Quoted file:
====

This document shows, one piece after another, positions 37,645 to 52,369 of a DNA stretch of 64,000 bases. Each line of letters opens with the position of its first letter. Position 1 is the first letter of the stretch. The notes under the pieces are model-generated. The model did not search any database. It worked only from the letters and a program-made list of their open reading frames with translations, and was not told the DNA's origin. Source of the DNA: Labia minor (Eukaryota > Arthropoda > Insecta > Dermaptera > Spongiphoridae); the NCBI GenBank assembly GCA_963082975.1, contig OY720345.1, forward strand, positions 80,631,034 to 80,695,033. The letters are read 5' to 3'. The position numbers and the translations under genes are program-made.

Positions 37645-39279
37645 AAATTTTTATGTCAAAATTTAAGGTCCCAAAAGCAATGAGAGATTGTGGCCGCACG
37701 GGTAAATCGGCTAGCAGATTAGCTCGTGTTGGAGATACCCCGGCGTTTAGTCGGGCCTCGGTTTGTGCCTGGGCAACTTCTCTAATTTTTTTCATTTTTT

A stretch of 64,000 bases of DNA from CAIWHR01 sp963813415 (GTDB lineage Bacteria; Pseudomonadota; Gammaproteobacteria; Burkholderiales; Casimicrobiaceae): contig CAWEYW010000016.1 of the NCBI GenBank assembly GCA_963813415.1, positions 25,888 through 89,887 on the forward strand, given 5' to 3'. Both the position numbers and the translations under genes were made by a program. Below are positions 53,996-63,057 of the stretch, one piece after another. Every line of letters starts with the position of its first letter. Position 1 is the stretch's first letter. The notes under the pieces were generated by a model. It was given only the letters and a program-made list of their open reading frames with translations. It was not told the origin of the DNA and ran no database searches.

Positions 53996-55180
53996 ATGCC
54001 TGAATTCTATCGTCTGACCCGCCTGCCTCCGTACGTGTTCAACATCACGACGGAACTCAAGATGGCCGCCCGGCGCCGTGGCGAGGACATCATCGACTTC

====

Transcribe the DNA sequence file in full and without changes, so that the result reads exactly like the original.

This document shows, one piece after another, positions 37,645 to 52,369 of a DNA stretch of 64,000 bases. Each line of letters opens with the position of its first letter. Position 1 is the first letter of the stretch. The notes under the pieces are model-generated. The model did not search any database. It worked only from the letters and a program-made list of their open reading frames with translations, and was not told the DNA's origin. Source of the DNA: Labia minor (Eukaryota > Arthropoda > Insecta > Dermaptera > Spongiphoridae); the NCBI GenBank assembly GCA_963082975.1, contig OY720345.1, forward strand, positions 80,631,034 to 80,695,033. The letters are read 5' to 3'. The position numbers and the translations under genes are program-made.

Positions 37645-39279
37645 AAATTTTTATGTCAAAATTTAAGGTCCCAAAAGCAATGAGAGATTGTGGCCGCACG
37701 GGTAAATCGGCTAGCAGATTAGCTCGTGTTGGAGATACCCCGGCGTTTAGTCGGGCCTCGGTTTGTGCCTGGGCAACTTCTCTAATTTTTTTCATTTTTT

A stretch of 64,000 bases of DNA from CAIWHR01 sp963813415 (GTDB lineage Bacteria; Pseudomonadota; Gammaproteobacteria; Burkholderiales; Casimicrobiaceae): contig CAWEYW010000016.1 of the NCBI GenBank assembly GCA_963813415.1, positions 25,888 through 89,887 on the forward strand, given 5' to 3'. Both the position numbers and the translations under genes were made by a program. Below are positions 53,996-63,057 of the stretch, one piece after another. Every line of letters starts with the position of its first letter. Position 1 is the stretch's first letter. The notes under the pieces were generated by a model. It was given only the letters and a program-made list of their open reading frames with translations. It was not told the origin of the DNA and ran no database searches.

Positions 53996-55180
53996 ATGCC
54001 TGAATTCTATCGTCTGACCCGCCTGCCTCCGTACGTGTTCAACATCACGACGGAACTCAAGATGGCCGCCCGGCGCCGTGGCGAGGACATCATCGACTTC